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Delve into the trial of the ‘Islandmagee Witches’ this Autumn in MEA

Islandmagee witch trial

The spellbinding story of the last witch trial in Ireland is set to come alive this Autumn through a series of bewitching exhibitions, projects, events and workshops at Carrickfergus Museum.


The Museum is working closely with a multi-disciplinary team from Ulster University on this exciting new initiativewhich aims to showcase the story of the trial of the ‘Islandmagee Witches’ in Carrickfergus in 1711. The Ulster University research project is led by Dr Helen Jackson, Dr Victoria McCollum and Dr Andrew Sneddon.



Believed to have been the last witch trial to take place anywhere on the island of Ireland, eight women were put on trial and found guilty of exercising witchcraft on the body of young gentlewoman, Mary Dunbar.


The women were tried under the Irish 1586 Witchcraft Act and found guilty by a jury at County Antrim’s Criminal Assize Court held in Carrickfergus on 31 March 1711. They were sentenced to a year’s imprisonment and to be pilloried four times on market day for six hours.



They were - Janet Carson, Janet Latimer, Janet Main, Janet Millar, Margaret Mitchell, Catherine McCalmond, Janet Liston and Elizabeth Sellor.

At a later trial on 11 September 1711 in the same court, William Sellor – father to Elizabeth Sellor and husband to Janet Liston – was also found guilty of Mary’s bewitchment.


Kick-starting the programme of events will be ‘Reimagining the Islandmagee Witches: an Interactive Exhibition’. Officially opening on 9 September 2023, the exhibition will include a range of interpretative experiences developed by the team.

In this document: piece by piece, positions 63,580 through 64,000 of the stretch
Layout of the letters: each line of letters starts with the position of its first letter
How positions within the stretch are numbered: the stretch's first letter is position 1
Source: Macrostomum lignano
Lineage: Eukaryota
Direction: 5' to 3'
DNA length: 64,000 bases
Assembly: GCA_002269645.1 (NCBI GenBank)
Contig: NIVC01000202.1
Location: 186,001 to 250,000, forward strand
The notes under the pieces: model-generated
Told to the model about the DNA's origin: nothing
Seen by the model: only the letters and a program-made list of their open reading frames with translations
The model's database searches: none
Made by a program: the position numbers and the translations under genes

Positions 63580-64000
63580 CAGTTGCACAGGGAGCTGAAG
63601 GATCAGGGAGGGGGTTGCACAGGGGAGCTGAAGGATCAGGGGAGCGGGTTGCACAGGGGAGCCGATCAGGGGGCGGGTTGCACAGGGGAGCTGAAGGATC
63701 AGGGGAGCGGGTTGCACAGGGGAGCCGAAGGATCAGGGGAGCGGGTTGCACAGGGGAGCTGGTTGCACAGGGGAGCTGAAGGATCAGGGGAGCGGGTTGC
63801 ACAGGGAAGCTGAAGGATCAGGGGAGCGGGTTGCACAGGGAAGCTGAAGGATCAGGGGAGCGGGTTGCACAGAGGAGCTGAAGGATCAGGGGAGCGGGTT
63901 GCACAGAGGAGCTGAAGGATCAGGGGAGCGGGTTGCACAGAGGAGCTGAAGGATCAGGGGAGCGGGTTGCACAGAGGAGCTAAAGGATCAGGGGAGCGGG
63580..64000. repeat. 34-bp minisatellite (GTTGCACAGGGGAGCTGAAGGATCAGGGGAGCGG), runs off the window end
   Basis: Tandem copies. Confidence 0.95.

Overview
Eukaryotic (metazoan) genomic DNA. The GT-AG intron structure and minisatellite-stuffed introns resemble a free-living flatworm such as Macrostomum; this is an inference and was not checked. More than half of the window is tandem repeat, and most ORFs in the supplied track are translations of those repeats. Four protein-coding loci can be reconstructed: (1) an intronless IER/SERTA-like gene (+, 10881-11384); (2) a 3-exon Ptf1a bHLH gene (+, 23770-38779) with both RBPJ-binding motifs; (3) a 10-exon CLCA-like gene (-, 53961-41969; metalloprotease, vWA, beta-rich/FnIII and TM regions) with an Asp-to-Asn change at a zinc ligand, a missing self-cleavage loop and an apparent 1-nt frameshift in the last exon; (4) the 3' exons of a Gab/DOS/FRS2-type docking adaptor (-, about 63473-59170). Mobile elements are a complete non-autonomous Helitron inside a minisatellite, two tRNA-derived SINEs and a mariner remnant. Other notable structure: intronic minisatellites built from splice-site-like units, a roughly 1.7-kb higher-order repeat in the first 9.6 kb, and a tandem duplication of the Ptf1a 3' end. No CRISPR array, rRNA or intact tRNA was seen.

These will include avirtual reality experience, animation, graphic novel and choice-driven video game.



The exhibition will also feature graphic interpretative panels and a range of objects from Carrickfergus Museum’s own collection plus loaned items from National Museums Northern Ireland, National Library of Ireland and Belfast Central library.


Alongside the exhibition will be a series of public events and creative workshops.


The exhibition will run until 16th November.


For further information:


T: 028 9335 8241;


Also taking place on Saturday 9 September at Carrickfergus Museum from 10am – 2pm will be a FREE creative writing workshop led by Kentuckian playwright and professor, Georgia Rhoades.


This fascinating workshop will explore the lives of people whose experiences and viewpoints are often left out of historical accounts - beginning with the accused at Islandmagee.  Participants will view the exhibition and discuss their responses to it before being invited to writeabout unexplored or forgotten people they’re interested in, with the option of performing what they write and sharing it with the group.



Also on offer is a two-part lino print workshop, designed to allow a deeper engagement with the ‘Reimagining the Islandmagee Witches’ exhibition.


Participants will explore the exhibition themes in more detail before getting hands on with lino printing - a style which allows us to recreate the wood block prints of the early 18th century. Learn the techniques and create your own piece of art. These will take place on 7th & 14th October, though aimed at age 16+,no experience is necessary.


There will also be a series of spectacular storytelling performances in October when the Islandmagee Witch Trial will be brought to life through live storytelling performances with music and visual imagery.



Created by professional story-teller Vicky McFarland and musician Lee McFarland, the production is based wholly on Andrew Sneddon’s extensive research into the trial. The45 minute intimate and powerful performance is aged at 12+.


Booking for all events is through Eventbrite.


For further information on the events listed call 028 9335 8241 or email carrickfergusmuseums@midandeastantrim.gov.uk

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